Engaging Stakeholders: MMJ Experts Meet Medical Pros in CT

Connecticut’s cannabis professionals hope that education of the state’s medical professionals will be the key to jump-starting the state’s medical marijuana industry.

Pharmacists and physicians from across Connecticut met with dispensary representatives and cannabis experts on Wednesday. The event marks a positive step forward for Connecticut’s medical marijuana program, which has been slow to materialize since lawmakers approved the plan in 2012.

The state has licensed four growers and six dispensaries, however the businesses will only survive if medical professionals are willing to prescribe the plant.

Speakers discussed the importance of establishing relationships with medical marijuana patients, reviewing medical histories and assuring patients that the use of the plant does not interfere with medical protocols.

Cannabis experts also presented on a variety of marijuana-specific topics, such as clinical trials of cannabinoids and the potency of various chemicals found in the plant.

Margherita R. Giuliano, the executive vice president of the Connecticut Pharmacists Association, said medical professionals need to “get up to speed” with medical marijuana.

“It’s like any new drug that comes out,” she said.

5 comments on “Engaging Stakeholders: MMJ Experts Meet Medical Pros in CT
  1. Bill on

    “It’s like any new drug that comes out,” she said. WRONG. Any new drug is FDA “approved” and Big Pharma pays doctors and pharmacists to push it and shoves it down consumers throats with a brainwashing barrage of ad campaigns. Throw some money to the doctors and TV ads and see what happens.

    Reply
  2. victoria smith on

    Doctors who receive Medicare and/or Medicaid payments WILL NOT prescribe cannabis. Do people not know this? Only retired docs or those who do not receive M’care/M’caid will write scripts for ganja. What did the CT docs say at this meeting? Now that would be some reporting.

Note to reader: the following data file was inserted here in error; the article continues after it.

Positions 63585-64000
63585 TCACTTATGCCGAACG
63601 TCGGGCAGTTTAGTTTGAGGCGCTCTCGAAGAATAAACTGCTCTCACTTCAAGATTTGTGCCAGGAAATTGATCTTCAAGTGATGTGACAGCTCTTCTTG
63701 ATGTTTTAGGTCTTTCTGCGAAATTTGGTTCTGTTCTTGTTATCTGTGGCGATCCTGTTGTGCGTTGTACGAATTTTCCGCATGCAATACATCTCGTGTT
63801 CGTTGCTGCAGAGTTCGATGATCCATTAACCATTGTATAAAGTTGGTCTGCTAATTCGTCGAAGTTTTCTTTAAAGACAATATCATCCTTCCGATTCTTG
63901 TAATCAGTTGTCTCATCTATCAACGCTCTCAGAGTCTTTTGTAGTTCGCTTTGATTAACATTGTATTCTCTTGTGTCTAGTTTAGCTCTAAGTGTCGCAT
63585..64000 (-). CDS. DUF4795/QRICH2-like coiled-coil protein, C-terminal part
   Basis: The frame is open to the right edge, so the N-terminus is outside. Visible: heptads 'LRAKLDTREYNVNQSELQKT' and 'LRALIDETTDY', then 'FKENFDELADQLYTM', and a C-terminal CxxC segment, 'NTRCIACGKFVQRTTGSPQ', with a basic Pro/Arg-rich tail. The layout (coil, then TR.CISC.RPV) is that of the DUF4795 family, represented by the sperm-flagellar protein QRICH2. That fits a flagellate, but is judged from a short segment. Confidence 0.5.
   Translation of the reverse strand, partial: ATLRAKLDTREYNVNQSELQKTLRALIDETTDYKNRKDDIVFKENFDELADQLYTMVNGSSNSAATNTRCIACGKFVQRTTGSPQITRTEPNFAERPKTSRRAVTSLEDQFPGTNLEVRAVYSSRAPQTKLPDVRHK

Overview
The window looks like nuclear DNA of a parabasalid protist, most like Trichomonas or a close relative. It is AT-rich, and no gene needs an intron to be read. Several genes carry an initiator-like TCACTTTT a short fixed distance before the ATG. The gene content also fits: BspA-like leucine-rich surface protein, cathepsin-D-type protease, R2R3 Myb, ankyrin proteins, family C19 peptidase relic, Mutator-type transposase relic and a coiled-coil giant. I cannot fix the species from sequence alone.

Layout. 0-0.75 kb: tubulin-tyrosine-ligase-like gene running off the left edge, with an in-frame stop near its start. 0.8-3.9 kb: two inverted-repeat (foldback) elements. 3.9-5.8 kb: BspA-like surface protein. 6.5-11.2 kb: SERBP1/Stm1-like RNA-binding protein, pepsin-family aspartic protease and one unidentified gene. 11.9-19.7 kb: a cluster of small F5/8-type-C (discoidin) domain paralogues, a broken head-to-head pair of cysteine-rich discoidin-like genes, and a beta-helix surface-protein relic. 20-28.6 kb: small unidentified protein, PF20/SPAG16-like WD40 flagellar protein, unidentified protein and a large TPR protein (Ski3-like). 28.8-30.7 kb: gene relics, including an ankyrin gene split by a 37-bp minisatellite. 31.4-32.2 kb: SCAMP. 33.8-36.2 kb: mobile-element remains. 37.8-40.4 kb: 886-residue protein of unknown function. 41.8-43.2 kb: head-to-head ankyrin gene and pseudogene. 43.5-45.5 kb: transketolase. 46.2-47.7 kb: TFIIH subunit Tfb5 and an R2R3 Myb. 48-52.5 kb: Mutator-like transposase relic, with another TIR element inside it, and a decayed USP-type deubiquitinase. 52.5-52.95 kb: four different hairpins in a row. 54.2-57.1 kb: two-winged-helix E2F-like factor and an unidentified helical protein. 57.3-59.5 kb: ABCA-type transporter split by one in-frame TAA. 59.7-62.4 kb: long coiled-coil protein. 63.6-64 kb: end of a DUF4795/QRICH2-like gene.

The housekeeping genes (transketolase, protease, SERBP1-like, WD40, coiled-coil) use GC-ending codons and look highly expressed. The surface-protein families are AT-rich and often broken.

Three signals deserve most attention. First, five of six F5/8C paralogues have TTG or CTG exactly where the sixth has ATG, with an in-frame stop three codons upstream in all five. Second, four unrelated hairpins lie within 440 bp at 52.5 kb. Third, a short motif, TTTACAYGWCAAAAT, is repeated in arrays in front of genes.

Reply
  3. Robert Cotten on

    I do believe these doctors need to take a class for this right? It’s not like some pharmaceutical drug that doctors can prescribe with no care in the world what happens to these patients. There are strains, concentrates, THC levels, these are things the doctors need to know as well. IMO Connecticut is not ready for medical marijuana yet. As much as I would love to see nature improve illnesses, Connecticut doctors do not have the knowledge for this substance at the moment.

    Reply
  4. victoria smith on

    Hey Robert, docs in medical mj states do not study up on strains and CBD effects. They are either retired from active practice or practice some part-time not-really-medicine, like laser skin renewal. The docs who write mmj scripts are 1)looking for supplemental income w/o really being in active practice or 2)have a personal commitment to mj legalization or 3)both. Doctors merely confirm that you have valid ID, are of legal age & a state resident, and have a qualifying condition. Mmj docs are the rubberstamp for a red medical card. Patients get advice on strain types and effects from their budtender. The people who grow it know it. (Here in CO, dispensaries have to grow 80% of what they sell). California or Washington – isn’t it that way for you?

    Reply
  5. Jason Deno on

    Yeah..I’m currently n wa..these guys got it rite..run by patients for patients..u can sell your grow!!to dispensaries..anyway..I’m moving back to ct..where I procured my card..r dispensaries open yet??whats goingvon?,lol

    Reply

Leave a Reply

Your email address will not be published. Required fields are marked *